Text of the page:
The way Idaho deals with poor people who have major medical expenses is unique to this nation, and not in a good way. It is ineffective, indifferent and expensive. There are much better ways to provide health insurance to poor people. In fact, Idaho’s system is not even health insurance. It’s an archaic form of financial assistance. State-and-county-paymentsThat money isn’t for health insurance claims. They’re loans, given to poor people that is to be paid back with interest. In fact, recipients must allow the county to put lien on all their property before they qualify.

Number-of-casesNinety-two percent of those cases are people between 21 and 65. Nearly all have jobs. Average-per-caseThe average cost illustrates the point. Idaho’s way of dealing with healthcare among poor, working adults is to provide a loan when something catastrophic happens. It does not provide any preventative care, which would save lives and money.Money-paid-backThe poor people who get “medical loans” are required to pay the money back, with interest. But most can’t. Instead, they are given a monthly bill that would take decades upon decades to pay back. These punitive bills put Idaho’s poor even further behind while ignoring chronic health problems. Reimbursment-rateThe reimbursement rate from poor Idahoans is low because the people who get “medical loans” have no money. If the Gem State created an actual health system with preventative care, the state would save money.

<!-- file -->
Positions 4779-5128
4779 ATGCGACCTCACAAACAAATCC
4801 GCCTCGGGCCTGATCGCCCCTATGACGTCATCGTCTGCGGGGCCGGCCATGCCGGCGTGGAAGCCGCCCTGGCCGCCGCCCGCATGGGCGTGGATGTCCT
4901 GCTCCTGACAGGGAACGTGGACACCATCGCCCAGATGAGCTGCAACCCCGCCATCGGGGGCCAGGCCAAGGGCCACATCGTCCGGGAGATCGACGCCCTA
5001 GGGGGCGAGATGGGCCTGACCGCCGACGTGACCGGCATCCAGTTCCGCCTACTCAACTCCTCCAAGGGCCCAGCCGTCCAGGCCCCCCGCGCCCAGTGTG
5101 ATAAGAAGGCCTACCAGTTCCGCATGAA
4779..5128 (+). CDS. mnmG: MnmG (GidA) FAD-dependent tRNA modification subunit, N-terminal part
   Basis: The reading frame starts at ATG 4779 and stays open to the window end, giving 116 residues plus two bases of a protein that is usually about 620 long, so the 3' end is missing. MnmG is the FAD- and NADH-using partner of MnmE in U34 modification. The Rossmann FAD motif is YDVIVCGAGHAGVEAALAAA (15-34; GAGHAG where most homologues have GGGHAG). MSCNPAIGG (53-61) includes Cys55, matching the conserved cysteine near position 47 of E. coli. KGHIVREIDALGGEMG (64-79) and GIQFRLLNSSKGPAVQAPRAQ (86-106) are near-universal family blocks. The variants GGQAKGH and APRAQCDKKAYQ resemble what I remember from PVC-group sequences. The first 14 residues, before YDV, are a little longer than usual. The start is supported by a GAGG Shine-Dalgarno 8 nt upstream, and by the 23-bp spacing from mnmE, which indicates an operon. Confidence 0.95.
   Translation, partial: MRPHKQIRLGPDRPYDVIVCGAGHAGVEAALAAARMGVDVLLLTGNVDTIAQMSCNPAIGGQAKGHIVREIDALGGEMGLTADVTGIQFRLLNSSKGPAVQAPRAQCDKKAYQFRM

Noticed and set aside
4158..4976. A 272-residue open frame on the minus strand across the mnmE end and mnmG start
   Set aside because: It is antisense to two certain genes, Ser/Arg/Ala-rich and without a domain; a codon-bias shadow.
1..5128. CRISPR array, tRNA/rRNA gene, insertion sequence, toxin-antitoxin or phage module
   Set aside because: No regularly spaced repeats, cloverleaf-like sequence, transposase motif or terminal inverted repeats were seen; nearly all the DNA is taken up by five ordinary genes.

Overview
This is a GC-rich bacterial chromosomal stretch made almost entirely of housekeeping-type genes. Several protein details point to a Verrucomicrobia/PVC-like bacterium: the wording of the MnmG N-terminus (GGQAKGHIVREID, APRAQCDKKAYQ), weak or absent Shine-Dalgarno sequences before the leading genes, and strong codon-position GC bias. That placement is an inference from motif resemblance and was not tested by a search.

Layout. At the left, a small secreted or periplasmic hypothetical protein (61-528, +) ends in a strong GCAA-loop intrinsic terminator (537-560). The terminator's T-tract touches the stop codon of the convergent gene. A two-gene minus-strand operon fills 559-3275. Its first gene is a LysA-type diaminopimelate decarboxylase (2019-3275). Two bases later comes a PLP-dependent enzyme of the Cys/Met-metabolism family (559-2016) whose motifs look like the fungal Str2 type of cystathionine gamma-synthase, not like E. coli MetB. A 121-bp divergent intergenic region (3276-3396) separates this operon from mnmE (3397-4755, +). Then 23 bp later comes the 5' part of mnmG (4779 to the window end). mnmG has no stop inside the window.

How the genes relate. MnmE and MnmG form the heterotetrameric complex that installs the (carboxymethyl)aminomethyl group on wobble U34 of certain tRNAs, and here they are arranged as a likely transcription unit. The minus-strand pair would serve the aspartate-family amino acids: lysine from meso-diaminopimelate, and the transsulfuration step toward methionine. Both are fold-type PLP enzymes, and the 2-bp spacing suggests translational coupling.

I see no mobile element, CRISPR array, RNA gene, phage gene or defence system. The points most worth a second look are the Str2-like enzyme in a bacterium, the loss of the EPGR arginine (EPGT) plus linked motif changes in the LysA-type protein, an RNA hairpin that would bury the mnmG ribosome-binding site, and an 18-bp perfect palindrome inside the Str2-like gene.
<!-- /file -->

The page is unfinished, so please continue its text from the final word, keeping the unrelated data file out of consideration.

But most importantly, it would save lives. It’s estimated an actual health insurance program for the poor, which would include preventative care, could save the lives of up to 400 Idahoans annually.

400-HumansOne way to solve this problem is to expand Medicaid, but conservative lawmakers have refused to even bring it up the issue in the last legislative session.

That being said, we don’t care how this broken system gets fixed, we just want it fixed. If it’s not going to be through expanding Medicaid, then let’s see a plan. Show us a plan.

Show-us-a-planFor the raw data, click here.